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I was recently looking at some closing characteristics of valves (the relationship between the opening area of a valve and its stroke) and couldn't wrap my head around something.

Examples of closing charateriscits

Why exactly the flow rate of an incompressible fluid decreases as you decrease the valve opening? What is the physics behind it?

If the fact that the fluid flowing is incompressible implies that different cross-sections of a tube have the same flow rate, what am I missing here?

I appreciate any insights, thanks in advance.

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  • $\begingroup$ What medium is the valve controlling and why assume it is incompressible? $\endgroup$ – tpg2114 Mar 24 '20 at 19:31
  • $\begingroup$ @tpg2114: It's a reasonable assumption. Even gases behave like incompressible fluids in many most conditions. $\endgroup$ – Gert Mar 24 '20 at 19:34
  • $\begingroup$ @Gert Sure, but valve closure isn't always a mild condition and gases can go sonic/supersonic as the area decreases, and liquids can undergo cavitation inside valves. A transient process across a really wide range of conditions is worth at least challenging/defending the assumption. $\endgroup$ – tpg2114 Mar 24 '20 at 19:38
  • $\begingroup$ Yeah, ok. I don't think that's in the 'spirit' of the question, do you? $\endgroup$ – Gert Mar 24 '20 at 19:39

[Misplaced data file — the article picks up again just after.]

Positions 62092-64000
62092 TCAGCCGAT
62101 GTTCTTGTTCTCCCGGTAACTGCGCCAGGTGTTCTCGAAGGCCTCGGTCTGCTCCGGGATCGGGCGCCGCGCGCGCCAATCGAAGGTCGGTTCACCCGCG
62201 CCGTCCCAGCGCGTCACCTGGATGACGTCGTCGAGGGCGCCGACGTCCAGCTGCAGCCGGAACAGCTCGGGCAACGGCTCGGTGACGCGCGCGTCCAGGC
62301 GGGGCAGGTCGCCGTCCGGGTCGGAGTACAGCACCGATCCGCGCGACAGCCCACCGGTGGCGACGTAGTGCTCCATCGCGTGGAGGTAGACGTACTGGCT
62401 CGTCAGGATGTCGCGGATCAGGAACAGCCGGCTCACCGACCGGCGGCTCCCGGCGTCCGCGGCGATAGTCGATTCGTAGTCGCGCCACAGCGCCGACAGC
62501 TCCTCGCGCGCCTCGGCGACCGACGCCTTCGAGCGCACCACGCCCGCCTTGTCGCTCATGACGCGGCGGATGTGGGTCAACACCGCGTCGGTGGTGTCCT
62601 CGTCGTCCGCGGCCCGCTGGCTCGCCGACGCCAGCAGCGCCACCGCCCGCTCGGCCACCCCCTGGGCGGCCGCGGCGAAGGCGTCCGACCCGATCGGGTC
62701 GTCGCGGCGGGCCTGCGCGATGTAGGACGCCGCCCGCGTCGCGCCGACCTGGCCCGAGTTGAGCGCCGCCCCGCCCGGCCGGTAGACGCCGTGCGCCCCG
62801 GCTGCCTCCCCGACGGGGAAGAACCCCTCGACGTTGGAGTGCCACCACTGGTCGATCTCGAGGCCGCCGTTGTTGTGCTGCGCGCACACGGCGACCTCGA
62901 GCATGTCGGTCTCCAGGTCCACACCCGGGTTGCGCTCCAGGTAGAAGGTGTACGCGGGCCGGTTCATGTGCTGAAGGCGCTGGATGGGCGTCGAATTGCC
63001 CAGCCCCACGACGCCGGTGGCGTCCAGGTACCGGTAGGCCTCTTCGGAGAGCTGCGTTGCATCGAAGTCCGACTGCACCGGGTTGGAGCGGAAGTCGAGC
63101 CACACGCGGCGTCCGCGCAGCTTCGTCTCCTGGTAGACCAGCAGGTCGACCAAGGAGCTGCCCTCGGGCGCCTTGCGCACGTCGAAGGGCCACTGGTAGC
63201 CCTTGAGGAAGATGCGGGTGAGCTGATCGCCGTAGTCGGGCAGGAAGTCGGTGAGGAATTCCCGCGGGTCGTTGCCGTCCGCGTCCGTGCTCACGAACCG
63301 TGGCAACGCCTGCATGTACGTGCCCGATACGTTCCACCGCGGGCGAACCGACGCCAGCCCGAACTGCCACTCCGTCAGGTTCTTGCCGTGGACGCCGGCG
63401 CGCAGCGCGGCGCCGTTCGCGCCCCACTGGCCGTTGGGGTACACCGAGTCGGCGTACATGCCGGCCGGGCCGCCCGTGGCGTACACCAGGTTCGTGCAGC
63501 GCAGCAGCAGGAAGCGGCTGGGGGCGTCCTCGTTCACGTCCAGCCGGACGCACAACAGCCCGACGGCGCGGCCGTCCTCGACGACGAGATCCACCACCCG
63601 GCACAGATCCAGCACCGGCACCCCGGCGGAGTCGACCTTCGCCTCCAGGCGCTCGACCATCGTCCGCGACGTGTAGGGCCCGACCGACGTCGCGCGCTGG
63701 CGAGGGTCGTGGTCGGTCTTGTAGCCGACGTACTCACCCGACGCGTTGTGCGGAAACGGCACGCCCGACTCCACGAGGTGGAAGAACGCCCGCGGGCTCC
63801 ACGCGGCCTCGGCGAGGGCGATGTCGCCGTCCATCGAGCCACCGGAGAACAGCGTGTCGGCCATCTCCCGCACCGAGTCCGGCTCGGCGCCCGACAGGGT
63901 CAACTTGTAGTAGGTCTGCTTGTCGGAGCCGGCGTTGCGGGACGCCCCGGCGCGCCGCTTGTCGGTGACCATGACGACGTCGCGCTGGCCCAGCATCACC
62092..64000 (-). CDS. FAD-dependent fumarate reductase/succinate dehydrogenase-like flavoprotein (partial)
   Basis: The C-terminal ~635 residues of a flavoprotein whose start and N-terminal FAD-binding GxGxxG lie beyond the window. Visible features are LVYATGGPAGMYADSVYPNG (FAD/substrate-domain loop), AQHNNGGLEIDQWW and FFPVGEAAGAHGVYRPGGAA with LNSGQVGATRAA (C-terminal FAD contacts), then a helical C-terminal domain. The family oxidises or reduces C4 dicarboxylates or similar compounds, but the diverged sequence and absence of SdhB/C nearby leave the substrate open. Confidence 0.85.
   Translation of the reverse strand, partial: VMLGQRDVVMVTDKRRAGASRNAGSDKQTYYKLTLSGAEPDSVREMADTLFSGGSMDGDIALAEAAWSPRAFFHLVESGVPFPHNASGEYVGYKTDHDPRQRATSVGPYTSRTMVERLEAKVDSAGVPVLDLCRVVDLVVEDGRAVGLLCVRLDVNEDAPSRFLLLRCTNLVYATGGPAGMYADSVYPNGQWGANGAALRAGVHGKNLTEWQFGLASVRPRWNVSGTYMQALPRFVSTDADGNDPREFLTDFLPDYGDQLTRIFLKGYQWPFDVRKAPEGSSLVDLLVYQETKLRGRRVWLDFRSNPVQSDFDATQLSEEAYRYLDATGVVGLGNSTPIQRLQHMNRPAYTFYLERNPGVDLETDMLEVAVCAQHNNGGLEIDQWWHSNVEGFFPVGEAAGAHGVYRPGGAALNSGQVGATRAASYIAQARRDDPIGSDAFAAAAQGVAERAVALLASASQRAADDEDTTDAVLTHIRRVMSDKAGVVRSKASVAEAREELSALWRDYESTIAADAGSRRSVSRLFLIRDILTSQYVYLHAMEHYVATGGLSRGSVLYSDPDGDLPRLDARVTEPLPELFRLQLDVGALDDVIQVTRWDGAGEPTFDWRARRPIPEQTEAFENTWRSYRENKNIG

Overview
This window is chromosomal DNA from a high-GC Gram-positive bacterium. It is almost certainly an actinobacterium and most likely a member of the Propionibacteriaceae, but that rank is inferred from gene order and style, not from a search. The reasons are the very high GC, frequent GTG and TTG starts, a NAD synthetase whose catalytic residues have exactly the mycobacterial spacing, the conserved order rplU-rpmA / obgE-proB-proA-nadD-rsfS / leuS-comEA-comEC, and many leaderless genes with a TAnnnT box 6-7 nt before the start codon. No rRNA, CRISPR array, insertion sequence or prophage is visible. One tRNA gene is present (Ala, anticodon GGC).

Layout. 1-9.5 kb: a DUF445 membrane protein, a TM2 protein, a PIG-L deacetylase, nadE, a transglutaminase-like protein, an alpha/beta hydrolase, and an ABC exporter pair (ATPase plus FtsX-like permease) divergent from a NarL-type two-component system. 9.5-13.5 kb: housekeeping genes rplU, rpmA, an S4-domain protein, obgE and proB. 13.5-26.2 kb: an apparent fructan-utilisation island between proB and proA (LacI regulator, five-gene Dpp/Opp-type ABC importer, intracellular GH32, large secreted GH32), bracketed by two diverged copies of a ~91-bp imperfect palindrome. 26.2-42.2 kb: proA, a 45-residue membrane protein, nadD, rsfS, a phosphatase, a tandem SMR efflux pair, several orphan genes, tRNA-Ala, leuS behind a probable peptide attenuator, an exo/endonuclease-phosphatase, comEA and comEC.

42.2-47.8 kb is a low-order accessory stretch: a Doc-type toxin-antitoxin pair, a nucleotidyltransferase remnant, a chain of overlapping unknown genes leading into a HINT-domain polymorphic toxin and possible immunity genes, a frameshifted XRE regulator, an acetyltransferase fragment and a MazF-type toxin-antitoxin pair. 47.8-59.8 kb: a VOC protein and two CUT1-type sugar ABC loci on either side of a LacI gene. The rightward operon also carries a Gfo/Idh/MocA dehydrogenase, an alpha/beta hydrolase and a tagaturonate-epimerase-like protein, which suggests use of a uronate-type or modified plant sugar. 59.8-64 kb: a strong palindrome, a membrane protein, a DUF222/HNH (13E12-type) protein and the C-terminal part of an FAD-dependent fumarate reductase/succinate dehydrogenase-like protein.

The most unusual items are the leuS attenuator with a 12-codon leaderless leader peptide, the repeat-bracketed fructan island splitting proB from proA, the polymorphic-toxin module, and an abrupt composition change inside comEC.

• $\begingroup$ @Gert I wouldn't have left the comment if I didn't think it was important to ask. For low pressure drop liquid flows, maybe it isn't an important part of the "physics behind control/restriction valves." But for high-pressure gas systems, like we use in our experimental facilities, compressibility is an important part of the physics that we have to take into account in the designs. So I thought it merited clarification so a complete answer can include all of the physics relevant for the flow considered. $\endgroup$ – tpg2114 Mar 24 '20 at 19:42
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A local restriction (valve) in a fluid conduit (pipe) causes a pressure drop (in engineering terms: 'head loss'). Since as volume throughput through the pipe depends on total pressure drop over the length of the pipe, this 'head loss' causes the volume throughput to be reduced accordingly.

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